BACKGROUND: The purpose of this clinical study is to investigate the clinical feasibility and safety of a shuttle-based MR-linac connection to provide MR-guided radiotherapy.Methods/design: A total of 40 patients with an indication for a neoadjuvant, adjuvant or definitive radiation treatment will be recruited including tumors of the head and neck region, thorax, upper gastrointestinal tract and pelvic region. All study patients will receive standard therapy, i.e. highly conformal radiation techniques like CT-guided intensity-modulated radiotherapy (IMRT) with or without concomitant chemotherapy or other antitumor medication, and additionally daily short MR scans in treatment position with the same immobilisation equipment used for irradiation for position verification and imaging of the anatomical and functional changes during the course of radiotherapy. For daily position control, skin marks and a stereotactic frame will be used for both imaging modalities. Patient transfer between the MR device and the linear accelerator will be performed with a shuttle system which uses an air-bearing patient platform for both procedures. The daily acquired MR and CT data sets will be digitally registrated, correlated with the planning CT and compared with each other regarding translational and rotational errors. Aim of this clinical study is to establish a shuttle-based approach for realising MR-guided radiotherapy for certain clinical situations. Second objectives are to compare MR-guided radiotherapy with the gold standard of CT image guidance for quality assurance of radiotherapy, to establish an appropiate MR protocol therefore, and to assess the possibility of using MR-based image guidance not only for position verification but also for adaptive strategies in radiotherapy. DISCUSSION: Compared to CT, MRI might offer the advantage of providing IGRT without delivering an additional radiation dose to the patients and the possibility of optimisation of adaptive therapy strategies due to its superior soft tissue contrast. However, up to now, hybrid MR-linac devices are still under construction and not clinically applicable. For the near future, a shuttle-based approach would be a promising alternative for providing MR-guided radiotherapy, so that the present study was initiated to determine feasibility and safety of such an approach. Besides positioning information, daily MR data under treatment offer the possibility to assess tumor regression and functional parameters, with a potential impact not only on adaptive therapy strategies but also on early assessment of treatment response.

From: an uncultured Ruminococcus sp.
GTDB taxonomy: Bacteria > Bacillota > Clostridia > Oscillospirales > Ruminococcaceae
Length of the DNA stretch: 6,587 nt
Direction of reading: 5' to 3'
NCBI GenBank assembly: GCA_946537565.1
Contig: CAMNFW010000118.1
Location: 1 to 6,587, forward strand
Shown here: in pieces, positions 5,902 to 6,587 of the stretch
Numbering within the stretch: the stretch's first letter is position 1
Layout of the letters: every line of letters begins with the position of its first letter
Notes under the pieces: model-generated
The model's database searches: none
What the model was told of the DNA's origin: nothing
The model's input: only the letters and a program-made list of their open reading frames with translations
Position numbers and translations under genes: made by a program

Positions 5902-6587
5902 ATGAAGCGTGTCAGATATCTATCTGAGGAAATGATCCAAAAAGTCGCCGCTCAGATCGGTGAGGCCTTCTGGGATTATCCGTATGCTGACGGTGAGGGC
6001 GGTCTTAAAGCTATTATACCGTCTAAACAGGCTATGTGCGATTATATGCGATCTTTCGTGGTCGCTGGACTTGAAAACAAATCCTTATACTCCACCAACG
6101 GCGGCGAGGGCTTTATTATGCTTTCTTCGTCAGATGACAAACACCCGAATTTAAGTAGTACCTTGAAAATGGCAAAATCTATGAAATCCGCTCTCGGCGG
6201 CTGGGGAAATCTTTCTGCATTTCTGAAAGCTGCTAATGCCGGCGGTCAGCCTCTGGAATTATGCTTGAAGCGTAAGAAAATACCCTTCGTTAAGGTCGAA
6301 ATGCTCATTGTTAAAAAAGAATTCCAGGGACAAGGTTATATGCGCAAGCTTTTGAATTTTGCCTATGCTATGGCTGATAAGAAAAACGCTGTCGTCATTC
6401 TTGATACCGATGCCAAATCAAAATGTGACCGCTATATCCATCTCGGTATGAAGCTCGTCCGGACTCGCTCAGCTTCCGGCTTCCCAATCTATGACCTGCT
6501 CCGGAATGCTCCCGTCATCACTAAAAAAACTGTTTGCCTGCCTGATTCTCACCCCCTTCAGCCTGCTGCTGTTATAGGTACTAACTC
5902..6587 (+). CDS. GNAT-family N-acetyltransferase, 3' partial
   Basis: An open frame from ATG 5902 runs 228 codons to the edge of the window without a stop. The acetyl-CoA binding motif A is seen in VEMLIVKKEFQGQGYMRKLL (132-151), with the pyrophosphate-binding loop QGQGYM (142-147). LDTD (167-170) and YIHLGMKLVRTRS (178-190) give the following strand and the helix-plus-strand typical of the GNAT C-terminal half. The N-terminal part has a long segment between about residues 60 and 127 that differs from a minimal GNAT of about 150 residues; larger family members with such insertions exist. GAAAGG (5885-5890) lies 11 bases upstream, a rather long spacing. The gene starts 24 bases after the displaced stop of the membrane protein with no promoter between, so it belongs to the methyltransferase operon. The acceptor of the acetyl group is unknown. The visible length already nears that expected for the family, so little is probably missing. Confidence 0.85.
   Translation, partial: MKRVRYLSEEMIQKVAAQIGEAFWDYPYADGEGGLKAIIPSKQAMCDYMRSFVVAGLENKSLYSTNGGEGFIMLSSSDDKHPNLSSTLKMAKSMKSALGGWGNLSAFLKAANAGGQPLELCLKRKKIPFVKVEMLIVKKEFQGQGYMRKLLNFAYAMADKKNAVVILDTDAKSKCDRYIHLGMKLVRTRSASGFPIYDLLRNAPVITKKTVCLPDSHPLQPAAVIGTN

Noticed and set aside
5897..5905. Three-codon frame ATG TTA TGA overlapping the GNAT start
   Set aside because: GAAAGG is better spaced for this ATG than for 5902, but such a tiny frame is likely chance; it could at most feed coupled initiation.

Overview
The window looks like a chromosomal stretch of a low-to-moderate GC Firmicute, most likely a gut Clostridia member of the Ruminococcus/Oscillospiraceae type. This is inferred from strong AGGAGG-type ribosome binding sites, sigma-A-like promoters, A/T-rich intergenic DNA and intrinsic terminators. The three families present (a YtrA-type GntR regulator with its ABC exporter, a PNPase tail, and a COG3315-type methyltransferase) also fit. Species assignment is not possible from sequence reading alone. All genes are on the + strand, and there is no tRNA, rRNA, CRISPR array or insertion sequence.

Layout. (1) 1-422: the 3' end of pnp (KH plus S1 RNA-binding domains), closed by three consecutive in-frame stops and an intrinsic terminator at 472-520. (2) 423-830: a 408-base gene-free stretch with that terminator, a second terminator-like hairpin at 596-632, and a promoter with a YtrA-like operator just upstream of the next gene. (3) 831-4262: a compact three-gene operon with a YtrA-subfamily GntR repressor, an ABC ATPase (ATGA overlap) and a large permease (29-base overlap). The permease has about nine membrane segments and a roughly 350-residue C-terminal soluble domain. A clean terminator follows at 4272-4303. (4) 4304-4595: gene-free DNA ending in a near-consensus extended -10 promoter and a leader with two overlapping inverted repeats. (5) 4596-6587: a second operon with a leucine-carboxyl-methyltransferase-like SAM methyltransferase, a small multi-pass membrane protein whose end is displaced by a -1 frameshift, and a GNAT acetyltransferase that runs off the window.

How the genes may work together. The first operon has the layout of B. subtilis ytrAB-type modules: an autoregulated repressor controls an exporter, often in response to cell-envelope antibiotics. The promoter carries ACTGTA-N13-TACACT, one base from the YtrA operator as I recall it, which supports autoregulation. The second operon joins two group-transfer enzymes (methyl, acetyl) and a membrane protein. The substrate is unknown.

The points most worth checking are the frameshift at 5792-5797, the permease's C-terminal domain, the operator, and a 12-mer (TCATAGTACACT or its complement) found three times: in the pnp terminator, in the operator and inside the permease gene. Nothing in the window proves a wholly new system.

Type of Publication:
Journal article published